Pupils are missing out on the chance to gain academic qualifications because of a postcode lottery in post-16 provision, a new report suggests.
Pupils with similar GCSE grades are more likely to take A levels in the traditional academic subjects most valued by elite universities in some parts of the country than in others, according to the study from the Royal Society for the Arts (RSA).
The research suggests their choices are likely to be influenced by the type of post-16 provision available locally, which varies widely across the country.
The analysis finds that pupils in parts of the country where high proportions study at further education colleges are the least likely to take academic subjects.
And those in areas with large numbers of sixth-form colleges are less likely to study “facilitating subjects” – those often preferred by universities – than their counterparts in regions where more pupils stay on at school sixth forms after their GCSEs.
The report, Educating the “Failing” 40 Per Cent, says: “The extent to which students follow one or other educational route may to a large degree be determined by what is available to them.”
The study warns that this has “serious implications for the opportunities for those students” because it “may have the effect of limiting their higher education options”.
In some parts of the country, the report says, the majority of pupils with five GCSE C-grade passes, including English and maths, go on to attend an FE college. In other areas, the majority stay on at school until the age of 18.
The North West, North East and South West regions have higher proportions of pupils at FE colleges than in school sixth forms, but London and the East of England have higher proportions at school sixth forms.
The proportion of pupils at sixth-form colleges also varies significantly by region (see graphic, left). “In areas where they are more likely to attend FE college, they are much less likely to take three academic qualifications,” the report notes.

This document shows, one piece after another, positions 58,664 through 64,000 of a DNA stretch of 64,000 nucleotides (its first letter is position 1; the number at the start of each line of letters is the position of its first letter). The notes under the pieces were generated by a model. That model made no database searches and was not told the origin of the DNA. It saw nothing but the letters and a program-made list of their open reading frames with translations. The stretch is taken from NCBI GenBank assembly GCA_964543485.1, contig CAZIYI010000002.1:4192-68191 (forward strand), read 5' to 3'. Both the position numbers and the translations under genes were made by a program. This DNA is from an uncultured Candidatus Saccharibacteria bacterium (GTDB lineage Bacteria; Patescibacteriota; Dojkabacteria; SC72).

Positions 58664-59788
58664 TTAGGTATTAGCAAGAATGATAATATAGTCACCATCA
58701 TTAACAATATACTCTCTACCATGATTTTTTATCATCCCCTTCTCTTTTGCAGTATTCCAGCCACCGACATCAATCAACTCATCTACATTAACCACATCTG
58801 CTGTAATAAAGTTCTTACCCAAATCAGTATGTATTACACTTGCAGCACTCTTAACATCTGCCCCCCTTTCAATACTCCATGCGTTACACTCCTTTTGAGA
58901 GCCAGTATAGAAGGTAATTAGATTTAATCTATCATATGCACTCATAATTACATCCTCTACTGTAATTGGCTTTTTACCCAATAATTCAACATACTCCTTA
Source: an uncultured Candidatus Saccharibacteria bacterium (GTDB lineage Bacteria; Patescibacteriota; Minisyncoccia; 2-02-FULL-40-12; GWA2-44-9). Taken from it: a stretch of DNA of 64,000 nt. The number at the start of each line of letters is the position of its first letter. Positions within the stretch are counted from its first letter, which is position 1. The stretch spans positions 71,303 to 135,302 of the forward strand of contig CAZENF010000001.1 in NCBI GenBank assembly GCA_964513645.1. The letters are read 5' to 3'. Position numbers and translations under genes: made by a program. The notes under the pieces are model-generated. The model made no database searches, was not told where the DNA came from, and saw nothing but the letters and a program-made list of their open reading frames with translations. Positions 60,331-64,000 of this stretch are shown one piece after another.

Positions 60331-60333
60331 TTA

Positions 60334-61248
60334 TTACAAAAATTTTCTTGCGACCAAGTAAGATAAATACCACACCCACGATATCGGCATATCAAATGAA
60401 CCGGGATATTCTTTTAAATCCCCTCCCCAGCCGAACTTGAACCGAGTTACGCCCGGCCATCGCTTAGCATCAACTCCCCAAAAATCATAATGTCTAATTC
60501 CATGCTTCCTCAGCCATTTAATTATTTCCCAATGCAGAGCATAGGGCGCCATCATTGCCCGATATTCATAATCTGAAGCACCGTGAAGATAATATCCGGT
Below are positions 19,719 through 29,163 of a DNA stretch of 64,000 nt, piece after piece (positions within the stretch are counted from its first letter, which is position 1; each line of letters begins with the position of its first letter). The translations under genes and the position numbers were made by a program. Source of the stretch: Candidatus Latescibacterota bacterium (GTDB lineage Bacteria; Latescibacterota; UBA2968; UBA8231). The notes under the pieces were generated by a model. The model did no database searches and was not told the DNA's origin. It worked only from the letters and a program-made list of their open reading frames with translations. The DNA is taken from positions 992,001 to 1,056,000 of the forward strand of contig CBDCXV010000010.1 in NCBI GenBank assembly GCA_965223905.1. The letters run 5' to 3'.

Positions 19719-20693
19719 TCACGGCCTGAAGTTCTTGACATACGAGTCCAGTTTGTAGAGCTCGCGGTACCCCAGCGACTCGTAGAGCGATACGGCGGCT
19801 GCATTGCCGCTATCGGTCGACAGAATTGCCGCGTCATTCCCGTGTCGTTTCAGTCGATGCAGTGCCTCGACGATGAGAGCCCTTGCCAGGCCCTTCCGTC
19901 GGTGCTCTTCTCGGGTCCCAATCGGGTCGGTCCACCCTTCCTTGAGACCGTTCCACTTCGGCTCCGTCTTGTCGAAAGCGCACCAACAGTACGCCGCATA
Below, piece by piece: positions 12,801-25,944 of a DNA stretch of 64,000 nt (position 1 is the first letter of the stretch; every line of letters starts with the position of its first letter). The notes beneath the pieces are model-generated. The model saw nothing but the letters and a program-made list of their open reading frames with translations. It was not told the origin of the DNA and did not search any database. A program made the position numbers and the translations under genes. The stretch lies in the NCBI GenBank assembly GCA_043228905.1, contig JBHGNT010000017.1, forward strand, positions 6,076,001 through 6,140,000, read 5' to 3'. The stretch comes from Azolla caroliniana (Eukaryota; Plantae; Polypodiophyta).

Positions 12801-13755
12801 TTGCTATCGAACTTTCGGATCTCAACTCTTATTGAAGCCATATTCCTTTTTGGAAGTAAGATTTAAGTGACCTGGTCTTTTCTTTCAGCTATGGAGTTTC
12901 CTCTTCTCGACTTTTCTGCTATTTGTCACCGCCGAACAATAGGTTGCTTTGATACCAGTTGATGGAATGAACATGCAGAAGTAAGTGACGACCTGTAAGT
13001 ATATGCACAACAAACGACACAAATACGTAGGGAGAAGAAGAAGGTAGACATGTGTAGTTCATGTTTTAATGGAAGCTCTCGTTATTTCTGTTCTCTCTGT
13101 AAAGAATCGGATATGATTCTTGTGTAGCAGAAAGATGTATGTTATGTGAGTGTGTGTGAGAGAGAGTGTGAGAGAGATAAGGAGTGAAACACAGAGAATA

It adds: “While there is a benefit in having wider options of potential routes to follow within a single education provider, there is a risk that the lower uptake of academic qualifications in areas with higher provision of places at FE colleges represents the choices of the institutions rather than the choices of young people.”
The study finds that students attending sixth-form colleges are just as likely to take at least three A levels as those at school sixth forms. But those in sixth-form colleges are “noticeably less likely” to study “facilitating subjects” – the subjects most often preferred or required by elite Russell Group universities (see box, below).
James Kewin, deputy chief executive of the Sixth-Form Colleges’ Association, told TES that many sixth-form colleges did not focus on facilitating subjects because this was not the best way to meet students’ needs.
“Fundamentally, we don’t think the list of facilitating subjects is terribly helpful,” he said. “It’s arbitrary, and for many students, those subjects are not right in terms of getting them where they need to be and they may not be suited to them.”
Some school sixth forms were offering an “impoverished curriculum” with as few as 10 A-level subjects to choose from, Mr Kewin said, adding: “We offer a much broader range because we think that’s the right thing to do.”
Denis Oliver, headteacher of Holmes Chapel Comprehensive, an 11-18 school in Cheshire, told TES that facilitating subjects were the most popular A levels chosen by his sixth-formers. “We’ve got a culture of high aspirations and parents are very keen for their children to aim high and go to university,” he said.
The report suggests the variation in uptake of “facilitating subjects” may result from schools that are only responsible for pupils up to the age of 16 being less inclined to make sure their students are thinking about universities’ preferences when choosing post-16 options.
Julian Gravatt, assistant chief executive of the Association of Colleges, said: “At current funding levels [£4,000 per student], colleges can only offer courses if they can attract big enough class sizes.
“They are not able to subsidise their post-16 provision from other parts of their budget in the way schools can. This can limit choice.”
The Department for Education said it was committed to ensuring all young people could “access a wide range of opportunities”.
Russell Group universities list the following A-level courses as “facilitating subjects”: biology, chemistry, English literature, geography, history, physics, modern and classical languages, maths and further maths.
The group advises pupils: “It’s a really good rule of thumb that taking two facilitating subjects will keep a wide range of degree courses open to you.”
Find out more at bit.ly/InformedChoices